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Exhibition Review: Scratching at the Moon

Published onApr 18, 2024
Exhibition Review: Scratching at the Moon

This review is paired part of a duo that consider exhibitions in Los Angeles whose themes each concern the elemental features and fractures of Asian American identity as expressed through contemporary art. To read the review of Another Beautiful Country at the University of Southern California’s Pacific Asian Museum, click here.


On the pairing of the exhibitions, Cheng writes:

Both on view at the same time in Los Angeles, Scratching at the Moon and Another Beautiful Country mark the increasing critical concerns with Asian American art and artists’ idiosyncratic methodologies. While adopting distinctive approaches, both of the shows repudiate cultural assimilation, racialized identities, and grand narratives. On the one hand, not categorizing artworks by the artists’ cultural lineages, genders, or generations, Scratching at the Moon destabilizes cultural and ecological boundaries by highlighting mixed cultures, the fluidity of identity and affect, and the dysfunction of the social system. On the other, Another Beautiful Country discovers the valence of individual histories and focuses on social relationships to counter sweeping and oversimplified understandings of Chinese American identity.

Despite their differences in curatorial strategies, both of the shows share interests in transnational connections and cultural mobility. If racialized identity and commodified labor are ineluctably the consequence of Asian migration, examining the minutiae of generational and cross-cultural differences, displacement, and transported inheritance is a way to recuperate the distorted image of the dialectic self and the other.


Installation views, Scratching at the Moon, Institute of Contemporary Art, Los Angeles, February 10–July 28, 2024. Photo: Jeff McLane/ICA LA.

Curated by Anna Sew Hoy and Anne Ellegood at the Institute of Contemporary Art Los Angeles, Scratching at the Moon presents Asian American artists’ works not solely based on their identity, but proposes multiple methodologies for investigating affect, memory, and conflicts resulting from displacement. Featuring thirteen artists from different generations with diverse cultural backgrounds—including China, the Philippines, Korea, Hong Kong, New Zealand, and Canada—Scratching at the Moon the multiple possibilities available for artists to probe into cross-border challenges and cross-generational exchanges. As its statement articulates, the show aspires to explore “a far more complex sense of identity as something informed by experiences of displacement, cross-cultural existence, misidentification, and marginalization, alongside strong family bonds, chosen communities, and resiliency.”1 Focusing on displacement and cross-cultural legacy, Scratching at the Moon proposes Asian Americans as a method of approaching hybridity and; at the same time, recognizing the artists’ cultural lineages. This double-move radicality dwells in the juxtaposition of politics of identity, ethical relationship, cultural memory, and eco-criticism. This review focuses on how artists adopt displacement as a method to deterritorialize cultural, racial, and ethical boundaries.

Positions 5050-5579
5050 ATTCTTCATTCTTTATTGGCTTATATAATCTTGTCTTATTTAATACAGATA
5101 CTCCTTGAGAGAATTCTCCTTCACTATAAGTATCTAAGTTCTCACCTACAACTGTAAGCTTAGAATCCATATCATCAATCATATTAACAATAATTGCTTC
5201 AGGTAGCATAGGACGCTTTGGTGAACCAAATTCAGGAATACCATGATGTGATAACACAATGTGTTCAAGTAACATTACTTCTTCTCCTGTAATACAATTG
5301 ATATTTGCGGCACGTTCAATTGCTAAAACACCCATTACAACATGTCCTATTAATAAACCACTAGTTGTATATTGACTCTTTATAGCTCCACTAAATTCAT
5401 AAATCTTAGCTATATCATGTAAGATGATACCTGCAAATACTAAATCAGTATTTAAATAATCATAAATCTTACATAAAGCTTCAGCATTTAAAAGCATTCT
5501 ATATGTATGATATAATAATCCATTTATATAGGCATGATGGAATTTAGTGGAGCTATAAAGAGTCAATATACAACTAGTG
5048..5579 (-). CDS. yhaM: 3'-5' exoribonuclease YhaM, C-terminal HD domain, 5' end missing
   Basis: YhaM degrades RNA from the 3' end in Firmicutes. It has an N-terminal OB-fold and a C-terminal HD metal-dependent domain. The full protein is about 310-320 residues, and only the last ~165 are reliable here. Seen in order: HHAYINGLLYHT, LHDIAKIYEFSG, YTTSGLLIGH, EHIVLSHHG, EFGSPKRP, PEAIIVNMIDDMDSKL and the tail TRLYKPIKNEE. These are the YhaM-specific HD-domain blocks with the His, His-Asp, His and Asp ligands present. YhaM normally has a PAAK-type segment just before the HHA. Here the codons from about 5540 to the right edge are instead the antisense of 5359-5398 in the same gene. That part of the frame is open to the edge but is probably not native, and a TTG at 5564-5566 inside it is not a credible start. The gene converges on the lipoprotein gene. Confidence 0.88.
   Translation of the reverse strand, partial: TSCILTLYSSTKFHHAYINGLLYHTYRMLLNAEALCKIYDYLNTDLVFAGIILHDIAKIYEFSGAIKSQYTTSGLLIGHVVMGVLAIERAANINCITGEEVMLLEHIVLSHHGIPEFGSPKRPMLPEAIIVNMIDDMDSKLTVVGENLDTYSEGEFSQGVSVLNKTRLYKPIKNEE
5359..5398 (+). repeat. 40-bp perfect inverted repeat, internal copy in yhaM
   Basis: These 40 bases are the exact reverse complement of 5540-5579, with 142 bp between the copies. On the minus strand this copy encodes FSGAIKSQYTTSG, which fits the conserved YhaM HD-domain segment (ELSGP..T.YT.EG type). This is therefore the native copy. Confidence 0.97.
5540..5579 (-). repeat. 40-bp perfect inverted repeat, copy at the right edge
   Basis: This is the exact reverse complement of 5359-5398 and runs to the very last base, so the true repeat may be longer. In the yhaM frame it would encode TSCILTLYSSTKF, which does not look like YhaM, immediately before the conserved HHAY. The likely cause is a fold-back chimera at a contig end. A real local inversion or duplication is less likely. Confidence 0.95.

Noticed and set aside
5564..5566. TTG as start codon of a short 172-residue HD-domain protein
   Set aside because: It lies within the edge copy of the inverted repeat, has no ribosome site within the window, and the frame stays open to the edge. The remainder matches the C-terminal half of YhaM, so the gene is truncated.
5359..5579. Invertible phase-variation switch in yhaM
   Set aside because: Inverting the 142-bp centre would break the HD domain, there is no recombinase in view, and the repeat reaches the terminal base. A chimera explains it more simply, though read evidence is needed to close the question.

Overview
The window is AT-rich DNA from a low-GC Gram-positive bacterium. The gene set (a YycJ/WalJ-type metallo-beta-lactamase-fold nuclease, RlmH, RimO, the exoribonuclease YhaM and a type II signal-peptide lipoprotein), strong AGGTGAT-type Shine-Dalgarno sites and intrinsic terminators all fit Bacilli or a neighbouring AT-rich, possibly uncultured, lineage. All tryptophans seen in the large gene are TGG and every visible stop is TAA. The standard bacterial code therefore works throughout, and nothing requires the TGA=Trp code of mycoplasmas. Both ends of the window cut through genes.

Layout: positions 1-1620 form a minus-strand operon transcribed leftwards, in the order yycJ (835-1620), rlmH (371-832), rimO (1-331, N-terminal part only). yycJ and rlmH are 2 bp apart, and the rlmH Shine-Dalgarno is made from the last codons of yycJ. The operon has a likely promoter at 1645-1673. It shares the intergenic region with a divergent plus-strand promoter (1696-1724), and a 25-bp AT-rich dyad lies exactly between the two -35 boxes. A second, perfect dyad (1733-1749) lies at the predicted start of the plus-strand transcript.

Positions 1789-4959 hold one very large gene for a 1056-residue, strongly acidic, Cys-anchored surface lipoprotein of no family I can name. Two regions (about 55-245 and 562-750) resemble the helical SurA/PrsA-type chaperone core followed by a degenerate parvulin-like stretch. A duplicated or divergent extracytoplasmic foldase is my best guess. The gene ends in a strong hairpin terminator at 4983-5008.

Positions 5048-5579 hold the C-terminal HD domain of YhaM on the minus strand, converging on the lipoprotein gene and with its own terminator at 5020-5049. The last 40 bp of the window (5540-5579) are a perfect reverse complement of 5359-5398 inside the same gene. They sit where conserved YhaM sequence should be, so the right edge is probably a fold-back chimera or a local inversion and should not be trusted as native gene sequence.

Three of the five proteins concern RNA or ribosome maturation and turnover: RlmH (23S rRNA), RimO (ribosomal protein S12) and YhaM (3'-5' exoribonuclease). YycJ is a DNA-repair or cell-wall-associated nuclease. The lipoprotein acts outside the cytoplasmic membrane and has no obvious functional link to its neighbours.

While displaying wide-ranging topics, the show does not sub-categorize works based on their themes. Instead, the curatorial team furnishes detailed descriptions of the work and artists next to individual pieces. This approach offers the audience license to make their own connections. Moreover, most of the works are made in multimedia, films, photographs, and sculptures. This multimedia focus integrates art with politics of identities, infrastructures, and communities.